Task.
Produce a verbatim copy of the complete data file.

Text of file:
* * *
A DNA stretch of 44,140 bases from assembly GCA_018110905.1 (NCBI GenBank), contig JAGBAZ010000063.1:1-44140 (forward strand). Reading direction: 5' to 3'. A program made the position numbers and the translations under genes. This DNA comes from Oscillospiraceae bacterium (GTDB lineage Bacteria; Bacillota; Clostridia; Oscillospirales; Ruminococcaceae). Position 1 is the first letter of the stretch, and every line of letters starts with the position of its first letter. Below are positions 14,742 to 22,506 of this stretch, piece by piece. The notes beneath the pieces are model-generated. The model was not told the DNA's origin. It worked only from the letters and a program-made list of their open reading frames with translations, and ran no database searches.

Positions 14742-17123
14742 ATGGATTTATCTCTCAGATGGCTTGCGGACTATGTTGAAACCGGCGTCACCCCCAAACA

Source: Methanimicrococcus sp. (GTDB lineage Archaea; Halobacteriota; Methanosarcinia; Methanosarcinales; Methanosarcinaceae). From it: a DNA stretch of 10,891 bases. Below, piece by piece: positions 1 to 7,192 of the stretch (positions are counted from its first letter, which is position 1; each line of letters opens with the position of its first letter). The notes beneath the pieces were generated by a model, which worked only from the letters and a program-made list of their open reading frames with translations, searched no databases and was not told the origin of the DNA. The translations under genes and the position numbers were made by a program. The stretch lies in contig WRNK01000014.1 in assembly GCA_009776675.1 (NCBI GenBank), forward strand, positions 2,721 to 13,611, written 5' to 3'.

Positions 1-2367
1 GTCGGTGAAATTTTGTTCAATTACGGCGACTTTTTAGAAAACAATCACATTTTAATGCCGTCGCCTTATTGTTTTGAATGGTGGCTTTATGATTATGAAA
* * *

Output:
A DNA stretch of 44,140 bases from assembly GCA_018110905.1 (NCBI GenBank), contig JAGBAZ010000063.1:1-44140 (forward strand). Reading direction: 5' to 3'. A program made the position numbers and the translations under genes. This DNA comes from Oscillospiraceae bacterium (GTDB lineage Bacteria; Bacillota; Clostridia; Oscillospirales; Ruminococcaceae). Position 1 is the first letter of the stretch, and every line of letters starts with the position of its first letter. Below are positions 14,742 to 22,506 of this stretch, piece by piece. The notes beneath the pieces are model-generated. The model was not told the DNA's origin. It worked only from the letters and a program-made list of their open reading frames with translations, and ran no database searches.

Positions 14742-17123
14742 ATGGATTTATCTCTCAGATGGCTTGCGGACTATGTTGAAACCGGCGTCACCCCCAAACA

Source: Methanimicrococcus sp. (GTDB lineage Archaea; Halobacteriota; Methanosarcinia; Methanosarcinales; Methanosarcinaceae). From it: a DNA stretch of 10,891 bases. Below, piece by piece: positions 1 to 7,192 of the stretch (positions are counted from its first letter, which is position 1; each line of letters opens with the position of its first letter). The notes beneath the pieces were generated by a model, which worked only from the letters and a program-made list of their open reading frames with translations, searched no databases and was not told the origin of the DNA. The translations under genes and the position numbers were made by a program. The stretch lies in contig WRNK01000014.1 in assembly GCA_009776675.1 (NCBI GenBank), forward strand, positions 2,721 to 13,611, written 5' to 3'.

Positions 1-2367
1 GTCGGTGAAATTTTGTTCAATTACGGCGACTTTTTAGAAAACAATCACATTTTAATGCCGTCGCCTTATTGTTTTGAATGGTGGCTTTATGATTATGAAA